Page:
Agenda item

Parks and Open Spaces Strategy

Minutes:

The Parks Horticultural Service Manager introduced the report and shared a presentation with further information on the strategy.

It was noted that the current strategy was out of date and needed to be updated to reflect environmental changes and in response to the Ecological Emergency Strategy, Climate Strategy and Ecological Emergency Action Plan. The new strategy aims towards ensuring that citizens have a park within a 10 minute walk from their home. A series of engagement workshops had been set up and a steering group established to support the work of the strategy.

Members asked what constitutes as a green space and what is meant by ‘accessible’ in this context. It was advised they are public assets that facilitate access to nature on both small and large scale as well as access to play for children. Accessible parks and green spaces are good quality, functional spaces within walking distance from someone’s home.

A Member asked if the decrease in the number of green spaces is as a result of an increased population. Members were advised that Bristol hadn’t lost green space, but the metric is based on meter squared per capita so as the population had increased, it had pulled back the amount available per individual. Bristol has a projected population increase of 70,000 over the next 20 years which will have an impact on provision in the future and is likely to lead to a deficit it the most deprived areas.

A Member asked how the strategy will ensure that everyone has a park or green space within a 10 minute walk from their homes. It was advised that the accessibility standard can be met but not all spaces are good quality; the strategy aims to drive quality predominantly in the most deprived areas of the city.

Members noted that some private estates would have parks and green spaces and asked if conversations with those estates were taking place. It was noted that a number of stakeholders will need to be involved in the co design. 

Members asked if there are any plans to turn undeveloped land into green spaces and were advised that this would happen as part of the Ecological Emergency response. Regional strategic corridor mapping for green spaces had been done by the West of England Combined Authority to ensure that nature was given the opportunity to thrive.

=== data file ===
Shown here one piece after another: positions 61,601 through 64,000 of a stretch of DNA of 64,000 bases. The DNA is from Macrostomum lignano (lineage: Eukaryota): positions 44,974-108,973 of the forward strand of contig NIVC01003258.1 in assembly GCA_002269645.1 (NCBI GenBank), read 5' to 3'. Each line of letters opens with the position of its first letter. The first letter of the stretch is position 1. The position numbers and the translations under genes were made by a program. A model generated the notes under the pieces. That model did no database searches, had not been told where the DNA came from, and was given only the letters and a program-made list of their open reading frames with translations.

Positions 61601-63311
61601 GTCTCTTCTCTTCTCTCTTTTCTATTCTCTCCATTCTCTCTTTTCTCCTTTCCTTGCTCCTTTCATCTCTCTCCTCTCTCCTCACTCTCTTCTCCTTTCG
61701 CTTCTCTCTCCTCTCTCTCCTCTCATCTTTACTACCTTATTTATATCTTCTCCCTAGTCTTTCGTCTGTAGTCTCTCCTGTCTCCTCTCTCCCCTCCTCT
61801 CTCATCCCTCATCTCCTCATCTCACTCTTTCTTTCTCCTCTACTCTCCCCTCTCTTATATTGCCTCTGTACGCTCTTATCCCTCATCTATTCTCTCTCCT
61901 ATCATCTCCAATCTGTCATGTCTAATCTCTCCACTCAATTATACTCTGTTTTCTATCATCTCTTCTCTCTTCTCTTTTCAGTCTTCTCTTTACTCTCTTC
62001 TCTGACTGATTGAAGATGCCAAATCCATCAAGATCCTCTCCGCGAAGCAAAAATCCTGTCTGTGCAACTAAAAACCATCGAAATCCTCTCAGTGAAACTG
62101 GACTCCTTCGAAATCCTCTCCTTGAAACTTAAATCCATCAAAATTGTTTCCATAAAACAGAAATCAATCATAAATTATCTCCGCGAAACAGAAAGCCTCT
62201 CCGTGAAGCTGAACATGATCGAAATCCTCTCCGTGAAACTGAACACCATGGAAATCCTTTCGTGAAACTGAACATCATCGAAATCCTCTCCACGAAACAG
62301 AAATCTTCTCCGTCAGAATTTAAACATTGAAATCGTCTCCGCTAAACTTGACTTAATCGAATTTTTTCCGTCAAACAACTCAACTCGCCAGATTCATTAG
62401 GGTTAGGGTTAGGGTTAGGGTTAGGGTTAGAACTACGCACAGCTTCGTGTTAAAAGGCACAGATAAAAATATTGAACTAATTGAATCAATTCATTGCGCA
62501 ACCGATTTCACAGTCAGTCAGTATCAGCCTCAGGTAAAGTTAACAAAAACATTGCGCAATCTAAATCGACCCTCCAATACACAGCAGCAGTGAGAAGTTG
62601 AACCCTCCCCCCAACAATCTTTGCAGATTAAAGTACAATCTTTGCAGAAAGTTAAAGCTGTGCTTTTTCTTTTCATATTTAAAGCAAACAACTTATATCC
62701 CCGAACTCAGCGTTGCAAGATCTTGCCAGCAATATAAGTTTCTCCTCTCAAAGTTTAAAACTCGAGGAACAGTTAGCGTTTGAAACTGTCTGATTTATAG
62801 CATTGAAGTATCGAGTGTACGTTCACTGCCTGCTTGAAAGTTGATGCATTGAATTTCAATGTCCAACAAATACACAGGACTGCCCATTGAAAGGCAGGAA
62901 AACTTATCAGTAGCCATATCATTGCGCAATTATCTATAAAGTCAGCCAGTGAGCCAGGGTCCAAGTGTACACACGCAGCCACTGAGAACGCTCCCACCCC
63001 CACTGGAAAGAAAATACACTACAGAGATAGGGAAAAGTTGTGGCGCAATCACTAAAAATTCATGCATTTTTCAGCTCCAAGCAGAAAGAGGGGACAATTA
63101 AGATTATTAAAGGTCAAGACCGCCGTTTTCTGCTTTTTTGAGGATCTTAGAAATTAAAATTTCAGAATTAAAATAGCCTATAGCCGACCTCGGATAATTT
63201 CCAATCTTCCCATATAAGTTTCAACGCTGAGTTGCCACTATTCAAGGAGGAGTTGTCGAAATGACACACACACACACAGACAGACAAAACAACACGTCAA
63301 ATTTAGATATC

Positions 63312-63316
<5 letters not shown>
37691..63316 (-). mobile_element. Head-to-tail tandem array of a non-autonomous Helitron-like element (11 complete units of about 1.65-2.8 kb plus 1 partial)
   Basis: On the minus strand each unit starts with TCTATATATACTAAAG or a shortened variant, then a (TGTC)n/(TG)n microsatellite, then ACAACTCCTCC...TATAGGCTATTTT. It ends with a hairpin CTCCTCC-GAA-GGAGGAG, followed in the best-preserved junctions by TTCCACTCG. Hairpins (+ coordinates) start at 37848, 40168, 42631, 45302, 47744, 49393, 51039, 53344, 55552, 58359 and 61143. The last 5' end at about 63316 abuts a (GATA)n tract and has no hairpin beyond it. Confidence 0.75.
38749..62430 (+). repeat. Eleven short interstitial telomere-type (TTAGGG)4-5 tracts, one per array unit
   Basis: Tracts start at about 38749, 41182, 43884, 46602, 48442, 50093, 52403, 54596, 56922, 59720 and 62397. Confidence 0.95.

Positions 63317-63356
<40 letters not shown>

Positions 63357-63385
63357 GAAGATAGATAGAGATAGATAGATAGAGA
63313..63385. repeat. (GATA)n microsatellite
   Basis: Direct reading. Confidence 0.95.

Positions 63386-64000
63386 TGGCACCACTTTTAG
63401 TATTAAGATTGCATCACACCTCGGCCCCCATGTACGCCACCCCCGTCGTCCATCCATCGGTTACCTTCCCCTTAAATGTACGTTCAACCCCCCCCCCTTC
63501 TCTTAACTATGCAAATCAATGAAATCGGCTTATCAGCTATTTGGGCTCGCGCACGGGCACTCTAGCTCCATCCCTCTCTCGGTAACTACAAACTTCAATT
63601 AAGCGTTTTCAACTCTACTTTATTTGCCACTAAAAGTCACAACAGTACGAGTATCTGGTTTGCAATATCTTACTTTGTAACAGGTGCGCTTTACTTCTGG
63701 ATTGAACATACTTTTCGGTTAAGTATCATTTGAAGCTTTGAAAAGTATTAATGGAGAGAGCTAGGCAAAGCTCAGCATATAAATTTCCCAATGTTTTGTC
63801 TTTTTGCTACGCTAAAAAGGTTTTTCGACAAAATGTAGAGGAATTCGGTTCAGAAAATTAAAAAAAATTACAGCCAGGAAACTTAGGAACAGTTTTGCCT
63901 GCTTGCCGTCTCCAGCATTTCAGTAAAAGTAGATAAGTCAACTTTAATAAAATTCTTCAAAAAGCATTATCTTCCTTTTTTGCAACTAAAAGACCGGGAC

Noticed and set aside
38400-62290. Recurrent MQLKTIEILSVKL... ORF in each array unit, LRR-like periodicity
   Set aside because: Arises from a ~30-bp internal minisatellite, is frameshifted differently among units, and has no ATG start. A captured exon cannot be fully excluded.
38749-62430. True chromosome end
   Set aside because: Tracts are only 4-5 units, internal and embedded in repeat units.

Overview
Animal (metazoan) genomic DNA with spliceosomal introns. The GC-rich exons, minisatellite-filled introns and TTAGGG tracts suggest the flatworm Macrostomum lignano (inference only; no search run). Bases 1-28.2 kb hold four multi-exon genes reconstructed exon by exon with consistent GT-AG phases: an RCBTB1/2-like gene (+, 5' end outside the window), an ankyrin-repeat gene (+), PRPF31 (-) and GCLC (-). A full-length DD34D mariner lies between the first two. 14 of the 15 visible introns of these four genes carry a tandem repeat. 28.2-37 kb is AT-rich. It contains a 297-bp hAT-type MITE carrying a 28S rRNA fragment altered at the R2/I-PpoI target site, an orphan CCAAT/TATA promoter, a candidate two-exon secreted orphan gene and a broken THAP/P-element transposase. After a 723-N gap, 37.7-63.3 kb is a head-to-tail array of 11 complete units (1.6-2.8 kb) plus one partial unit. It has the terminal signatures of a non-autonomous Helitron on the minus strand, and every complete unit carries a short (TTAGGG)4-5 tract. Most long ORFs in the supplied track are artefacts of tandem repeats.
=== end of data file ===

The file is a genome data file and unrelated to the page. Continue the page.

There was a conversation around food growing in the city and the role of allotments as well as food growing in public spaces, and it was noted that this needed to be addressed in the strategy.

Members noted that there is a difference between adaptation and mitigation of climate change which were both competing priorities, and that this should be explicit in the strategy.

The need for investment to address flooding of parks/waterlogged paths was discussed and Members were advised that funds would need to be found to address this.

A Member noted that there is limited play equipment specifically in central areas of the city, and with Bristol having a large population of under 15 year olds living in those areas, lots living in flats with no outside space, accessibility is difficult. Members asked what is being done to help children access green spaces further out e.g., sufficient public transport options. Officers noted that this was a key theme in the strategy and that they were working with colleagues in the People directorate to develop this. It was noted that not every park has the same level of facilities, and this would need to be prioritised.

Members asked about prioritisation parameters and were advised that there will be engagement with communities but were evaluating by observation at this stage for example is the space clean/welcoming, facilities available, safety and quality.

The Chair highlighted the key topics covered within the discussion and noted that priorities for communities would come following consultation of the strategy.

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